I am opposed to anyone standing as a LP candidate unless they have done 3 years in the Party and proved their worth in campaignng. We don’t want to take just anyone off the street, or turncoats or flybynights.
    I would also like to see the return of a few more ‘Labour and Union’ MPs into the next Parliament, exactly on that ticket, ‘Labour and Unions’. But its up to the Unions to push that themselves. As well as more ‘Labour and Coop’ MPs that goes without saying, so everyone knows where they are.

  4. swatantra does not understand how First Past The Post works.

  5. uglyfatbloke says:

    I think Swatantra understands FPTP perfectly well, though I think the glib-dumbs will be lucky to retain any more than 20 seats.
    As for the gnats and the referendum….A victory for the ‘No’ campaign is not as certain as people think; according to the polls the ‘Yes’ support is at a low ebb, but there are serious doubts about the validity of sampling methodology. Where I live most people vote Glib-Dumb but will vote ‘Yes’ in the referendum.
    Of course a lot of people vote gnat for reasons other than independence and it is very doubtful that practice of voting gnat for Holyrood and Labour (or whatever) for Westminster can be relied on in the future. What happens, for example, if the traditional BBC support for the Union fades away? If the documentary ‘Domhair was to be screened in English rather than in Gaelic there would be some very tricky questions to be answered.
    Also, bearing in mind that most people in Scotland want something very close to FFA, the gnats will continue to have a strong hand. Additionally if the Tories make a recovery and it looks like Cameron will get a second term, the traditional approach of asking people to vote Labour to keep the Tories out may not be very effective. if the gnats are to be beaten Labour willh ave to do something much better than just promise ‘something better if you vote ‘No’….one bitten twice shy and all that.
    What happens if the gnats do as well at the next GE as they did in the Holyrood elections? I seem to recall that Labour were about 15 points ahead just a few weeks before the election and we had the whole thing sewn up. Suppose the gnats get anywhere in the region of 40% of the popular vote? In that case FPTP would not only work in their favour, it would actively work against Labour. In the same vein, the glib-dumbs are unlikely to keep more than two Scottish seats – possibly three if Kennedy is selected over Alexander – and all save one of the remainder are likely to go to the gnats (Labour will get the other one and will also pick up ‘Fluffy’ Mundell’s seat). it would not be at all surprising if the gnats end up with more MPs than the Glib-dumbs, which would be amusing in it;s own way – in fact just recently the Glibs were even trailing behind the gnats in the north of England, let alone Scotland.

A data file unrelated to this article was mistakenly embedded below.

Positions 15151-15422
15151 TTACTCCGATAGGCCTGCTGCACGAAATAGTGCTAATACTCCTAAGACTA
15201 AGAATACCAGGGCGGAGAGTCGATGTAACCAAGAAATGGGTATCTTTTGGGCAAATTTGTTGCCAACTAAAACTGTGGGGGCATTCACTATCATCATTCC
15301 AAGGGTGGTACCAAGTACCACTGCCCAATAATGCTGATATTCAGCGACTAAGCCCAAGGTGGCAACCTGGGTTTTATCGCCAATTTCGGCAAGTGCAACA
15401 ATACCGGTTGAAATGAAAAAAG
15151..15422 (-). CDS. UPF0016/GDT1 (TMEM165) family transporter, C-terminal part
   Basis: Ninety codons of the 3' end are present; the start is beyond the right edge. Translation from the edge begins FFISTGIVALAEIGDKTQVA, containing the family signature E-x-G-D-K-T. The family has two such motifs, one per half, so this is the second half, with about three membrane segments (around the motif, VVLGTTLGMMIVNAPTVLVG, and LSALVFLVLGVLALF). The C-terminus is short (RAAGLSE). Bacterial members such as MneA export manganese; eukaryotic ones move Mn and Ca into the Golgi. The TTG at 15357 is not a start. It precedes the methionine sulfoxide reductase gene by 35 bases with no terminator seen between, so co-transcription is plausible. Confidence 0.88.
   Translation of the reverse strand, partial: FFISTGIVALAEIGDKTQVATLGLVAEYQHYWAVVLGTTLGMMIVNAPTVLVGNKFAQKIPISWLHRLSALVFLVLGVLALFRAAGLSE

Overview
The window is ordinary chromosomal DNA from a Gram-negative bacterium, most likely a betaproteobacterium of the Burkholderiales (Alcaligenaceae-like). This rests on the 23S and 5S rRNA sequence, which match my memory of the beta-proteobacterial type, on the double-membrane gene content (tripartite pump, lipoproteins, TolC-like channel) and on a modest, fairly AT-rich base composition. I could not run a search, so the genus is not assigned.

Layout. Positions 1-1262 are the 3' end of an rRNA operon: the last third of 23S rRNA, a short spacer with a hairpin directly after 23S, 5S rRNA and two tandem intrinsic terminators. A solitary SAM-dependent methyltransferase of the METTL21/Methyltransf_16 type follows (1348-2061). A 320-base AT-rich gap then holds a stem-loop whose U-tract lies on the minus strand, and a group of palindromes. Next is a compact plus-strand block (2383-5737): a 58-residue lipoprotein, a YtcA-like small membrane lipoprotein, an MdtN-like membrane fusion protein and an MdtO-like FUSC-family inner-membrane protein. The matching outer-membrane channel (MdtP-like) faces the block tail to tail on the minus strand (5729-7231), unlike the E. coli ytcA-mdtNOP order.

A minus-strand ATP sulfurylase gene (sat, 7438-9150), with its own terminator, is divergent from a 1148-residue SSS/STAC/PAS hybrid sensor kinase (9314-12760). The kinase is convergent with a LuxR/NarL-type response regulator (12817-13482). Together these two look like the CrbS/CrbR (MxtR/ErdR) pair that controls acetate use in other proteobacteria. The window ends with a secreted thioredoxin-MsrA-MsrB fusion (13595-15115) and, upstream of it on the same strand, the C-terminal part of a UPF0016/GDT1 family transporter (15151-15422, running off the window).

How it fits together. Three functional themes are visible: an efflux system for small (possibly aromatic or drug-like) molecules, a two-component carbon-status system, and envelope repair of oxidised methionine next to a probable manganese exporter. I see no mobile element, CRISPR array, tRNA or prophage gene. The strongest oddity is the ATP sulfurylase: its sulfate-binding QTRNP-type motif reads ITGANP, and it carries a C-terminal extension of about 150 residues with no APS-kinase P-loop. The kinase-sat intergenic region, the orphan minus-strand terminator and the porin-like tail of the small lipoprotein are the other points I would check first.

On the plus side, in the event of a failing to get a commons majority, it would be much easier, and more natural, to get the gnats to support Ed than it was for Cameron to get Clegg onside, however there would be a price and given that the gnats got nothing out of keeping Labour in office after the Lib-Lab pact of the 1970s, the price would actually have to be paid. The gnats of today are not so naive about parliamentary politicking as their predecessors of 40 years ago.
    The whole problem could be avoided by adopting FFA right now and thereby wounding the gnats fatally. If Scotland were to raise what Scotland spends that would be perfectly acceptable in England, but what passes for leadership in Scotland (the talent is there, it’s just not allowed to come to the top of the pile) would go ballistic.

  6. Peter Gartshore says:

    As a former member of the Labour Party when it had a vestige of a social soul I would be disappointed if the Lib Dems were to form a coalition with Labour. I regard Labour as being on the right of the polical spectrum(certainly to the right of the Tories on most issues) If you want a catalogue of examples i can easily provide. The greatest attrocity carried out in recent political history was the holocaust of hundreds of thousands of Iraqis supported by the Labour Government. This surely is reason enough not to ever vote for the Labour Party again. And for those who criticise for their volte face on tuition fees-at least this does not cause mass destruction of human beings.

  7. Ian Stewart says:

    @ Peter: Yes, there are a lot of former Labour supporters like yourself who now vote Lib Dem. Please do not forget that the Tories also backed the Iraq war, and that it was a Liberal Government that got us into The Great War, partially on the basis that to not join the fighting would let the Tories in.
    Labour is certainly not perfect, but to stay with “progressives” like that is surely a little like cutting off your nose to spite your face…